As I and others >predicted, the TSA has chosen to run roughshod over our concerns. Interestingly, they claim that we have implicitly consented to the data being used this way. That’s interesting, because in the comments which I sent to them, I explicitly stated that I don’t consent. (Search this document for the words “do not consent.”) I’m not sufficiently familiar with the law to know, but do I have a right to have my data excluded from the tests on that basis?

The TSA says no, but they clearly have trouble with the law. And besides, we need to give those judges a reason to annoy Ashcroft.

Comments on the TSA’s dissing of America

Thanks to Ed Hasbrouck for catching the TSA’s disdainful response to the American people. Quotes are from the TSA’s Notice of Final Order for Secure Flight Test Phase and Response to Public Comments. Because the document is apparently a scan of a printout, I can’t copy text, and thus chose which words I bother to type in:

“This test will involve commercial data aggregators whose procedures will be governed by strict privacy and data security protections. TSA will not receive the commercially available data that would be used by commercial data aggreators.” (Page 4)

In other words, data that the government collects under secret regulations will be used for quality assurance purposes by LexisNexis, as they update their database.

TSA stated … it would invoke excemptions to the Privacy Act’s requirements… that information collected by the agency be relevant and necessary to the agency’s statutory purpose. (Pages 9 and 10)

Quite. How the agency plans to explain that it can ignore the law and collect data that is not relevant and necessary is of great interest to those of us in the reality-based community.

TSA will neither use passenger information to monitor individuals’ movements within the country nor share such information with other agencies or third parties. (Page 11)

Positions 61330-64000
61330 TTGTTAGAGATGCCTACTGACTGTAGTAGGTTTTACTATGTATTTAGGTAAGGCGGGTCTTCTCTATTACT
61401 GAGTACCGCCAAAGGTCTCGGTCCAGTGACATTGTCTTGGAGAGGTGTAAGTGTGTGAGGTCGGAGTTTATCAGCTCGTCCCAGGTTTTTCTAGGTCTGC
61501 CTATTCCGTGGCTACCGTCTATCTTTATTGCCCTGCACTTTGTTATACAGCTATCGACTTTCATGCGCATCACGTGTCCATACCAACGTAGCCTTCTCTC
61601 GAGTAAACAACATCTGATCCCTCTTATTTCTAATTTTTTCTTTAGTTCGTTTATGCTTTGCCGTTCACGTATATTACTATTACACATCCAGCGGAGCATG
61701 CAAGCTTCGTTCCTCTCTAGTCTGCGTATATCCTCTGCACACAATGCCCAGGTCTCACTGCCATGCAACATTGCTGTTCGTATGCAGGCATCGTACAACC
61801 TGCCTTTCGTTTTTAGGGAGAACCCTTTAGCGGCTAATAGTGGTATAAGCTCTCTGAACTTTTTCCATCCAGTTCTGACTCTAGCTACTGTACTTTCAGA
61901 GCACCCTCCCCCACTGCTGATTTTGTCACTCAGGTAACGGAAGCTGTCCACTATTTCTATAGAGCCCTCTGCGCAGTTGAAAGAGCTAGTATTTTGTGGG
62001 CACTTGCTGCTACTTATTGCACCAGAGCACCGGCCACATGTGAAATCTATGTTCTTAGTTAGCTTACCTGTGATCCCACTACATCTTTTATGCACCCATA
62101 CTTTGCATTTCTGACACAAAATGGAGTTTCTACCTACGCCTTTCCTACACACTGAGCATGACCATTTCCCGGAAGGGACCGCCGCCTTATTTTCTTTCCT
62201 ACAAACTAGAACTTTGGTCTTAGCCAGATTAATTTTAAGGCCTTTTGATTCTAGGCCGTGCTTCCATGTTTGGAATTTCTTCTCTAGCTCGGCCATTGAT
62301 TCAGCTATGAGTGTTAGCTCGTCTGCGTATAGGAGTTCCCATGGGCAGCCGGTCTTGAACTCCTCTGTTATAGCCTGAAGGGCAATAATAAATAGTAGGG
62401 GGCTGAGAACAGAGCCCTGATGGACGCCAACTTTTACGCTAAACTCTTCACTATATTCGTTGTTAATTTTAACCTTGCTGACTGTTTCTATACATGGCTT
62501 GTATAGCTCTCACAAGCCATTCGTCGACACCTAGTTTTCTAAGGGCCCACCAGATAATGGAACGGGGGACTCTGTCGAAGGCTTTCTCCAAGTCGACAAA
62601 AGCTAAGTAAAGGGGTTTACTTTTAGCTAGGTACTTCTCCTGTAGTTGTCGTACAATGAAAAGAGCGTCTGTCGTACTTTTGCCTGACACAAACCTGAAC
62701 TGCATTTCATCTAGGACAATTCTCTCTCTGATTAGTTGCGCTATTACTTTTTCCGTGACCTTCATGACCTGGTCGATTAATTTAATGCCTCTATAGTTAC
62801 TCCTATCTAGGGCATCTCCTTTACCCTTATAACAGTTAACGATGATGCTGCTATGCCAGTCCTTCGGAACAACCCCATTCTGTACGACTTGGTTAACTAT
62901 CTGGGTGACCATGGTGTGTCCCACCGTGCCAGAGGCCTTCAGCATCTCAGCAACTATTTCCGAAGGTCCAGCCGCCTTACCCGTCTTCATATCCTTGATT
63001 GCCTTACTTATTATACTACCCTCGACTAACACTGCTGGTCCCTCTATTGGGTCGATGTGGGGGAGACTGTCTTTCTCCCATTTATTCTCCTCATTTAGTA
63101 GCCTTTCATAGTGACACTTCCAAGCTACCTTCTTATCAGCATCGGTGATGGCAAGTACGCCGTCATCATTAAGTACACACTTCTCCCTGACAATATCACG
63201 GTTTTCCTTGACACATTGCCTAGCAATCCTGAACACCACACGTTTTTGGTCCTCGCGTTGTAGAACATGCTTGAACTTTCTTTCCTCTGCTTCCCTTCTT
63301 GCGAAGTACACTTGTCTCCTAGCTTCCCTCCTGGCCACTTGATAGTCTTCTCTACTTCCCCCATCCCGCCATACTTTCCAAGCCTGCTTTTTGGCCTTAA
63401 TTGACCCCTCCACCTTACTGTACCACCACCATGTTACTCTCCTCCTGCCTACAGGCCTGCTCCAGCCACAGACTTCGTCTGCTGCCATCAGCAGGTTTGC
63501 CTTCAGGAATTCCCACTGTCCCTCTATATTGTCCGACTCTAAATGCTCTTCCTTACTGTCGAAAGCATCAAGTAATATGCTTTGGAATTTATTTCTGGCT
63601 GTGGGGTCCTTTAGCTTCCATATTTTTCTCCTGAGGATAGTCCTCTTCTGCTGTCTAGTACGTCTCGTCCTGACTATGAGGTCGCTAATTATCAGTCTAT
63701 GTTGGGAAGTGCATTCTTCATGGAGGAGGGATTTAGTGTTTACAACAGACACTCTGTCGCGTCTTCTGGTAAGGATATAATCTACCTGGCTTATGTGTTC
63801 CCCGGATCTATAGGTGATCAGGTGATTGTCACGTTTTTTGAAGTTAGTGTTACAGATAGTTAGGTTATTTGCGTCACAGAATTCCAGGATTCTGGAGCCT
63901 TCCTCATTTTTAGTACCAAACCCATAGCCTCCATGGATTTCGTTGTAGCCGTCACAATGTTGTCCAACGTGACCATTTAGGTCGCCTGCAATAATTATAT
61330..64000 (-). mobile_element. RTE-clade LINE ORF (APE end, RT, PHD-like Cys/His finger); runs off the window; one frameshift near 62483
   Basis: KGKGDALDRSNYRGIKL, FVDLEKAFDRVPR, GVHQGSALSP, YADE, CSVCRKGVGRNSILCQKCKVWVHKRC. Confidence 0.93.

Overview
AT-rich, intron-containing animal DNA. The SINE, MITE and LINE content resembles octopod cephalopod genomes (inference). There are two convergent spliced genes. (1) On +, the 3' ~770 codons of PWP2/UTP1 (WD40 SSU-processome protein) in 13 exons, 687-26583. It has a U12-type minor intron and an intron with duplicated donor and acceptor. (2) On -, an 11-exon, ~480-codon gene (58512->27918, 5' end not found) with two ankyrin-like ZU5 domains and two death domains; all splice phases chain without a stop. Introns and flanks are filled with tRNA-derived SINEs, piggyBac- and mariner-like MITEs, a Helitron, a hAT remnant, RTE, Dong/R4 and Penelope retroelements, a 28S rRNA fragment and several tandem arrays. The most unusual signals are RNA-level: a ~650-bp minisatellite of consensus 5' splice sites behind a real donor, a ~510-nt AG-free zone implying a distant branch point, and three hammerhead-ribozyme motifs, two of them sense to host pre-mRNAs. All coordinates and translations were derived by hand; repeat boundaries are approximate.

This blatantly contradicts what they said in the Privacy Act Notice: (Pg 57347, column 3, under “ROUTINE USES OF RECORDS…

To the Federal Bureau of Investigation where the TSA becomes aware of information that may be related to an individial identified in the Terrorist Screening Database…

(Bold theirs, emphasis mine.)

On page 17 comes the money quote:

These are all key issues TSA will be attempting to resolve during the testing phase.

Perhaps, just perhaps, you could resolve these issues before invading the privacy of millions of Americans?

Blog changes

Thanks to Dave and Lisa, I’ve moved to a new host. Things may have unsettled during the move. We’ve also added a feature that closes comments after a bit, because old posts are getting nothing but blogspam.

A downside to data warehousing

A long story in the New York Times ends:

Still, as Wal-Mart recently discovered, there can be such a thing as too much information. Six women brought a sex-discrimination lawsuit against the company in 2001 that was broadened this year to a class of about 1.6 million current and former female employees. Lawyers for the women have said that Wal-Mart has the ability to use its human-resources database to calculate back pay for the plaintiffs as well as to determine whether women were fairly promoted and paid. The judge hearing the case, which is pending in a federal court in San Francisco, has agreed.

The database is unusually detail-rich, said Joseph Sellers, a lawyer for the plaintiffs. “They’ve put into their work force database the information that bears on virtually every facet of compensation,” he said. “They have performance reviews, along with seniority, the time spent with the company, which store they worked in. So you can compare people working in the same store, to measure whether men and women are paid differently.”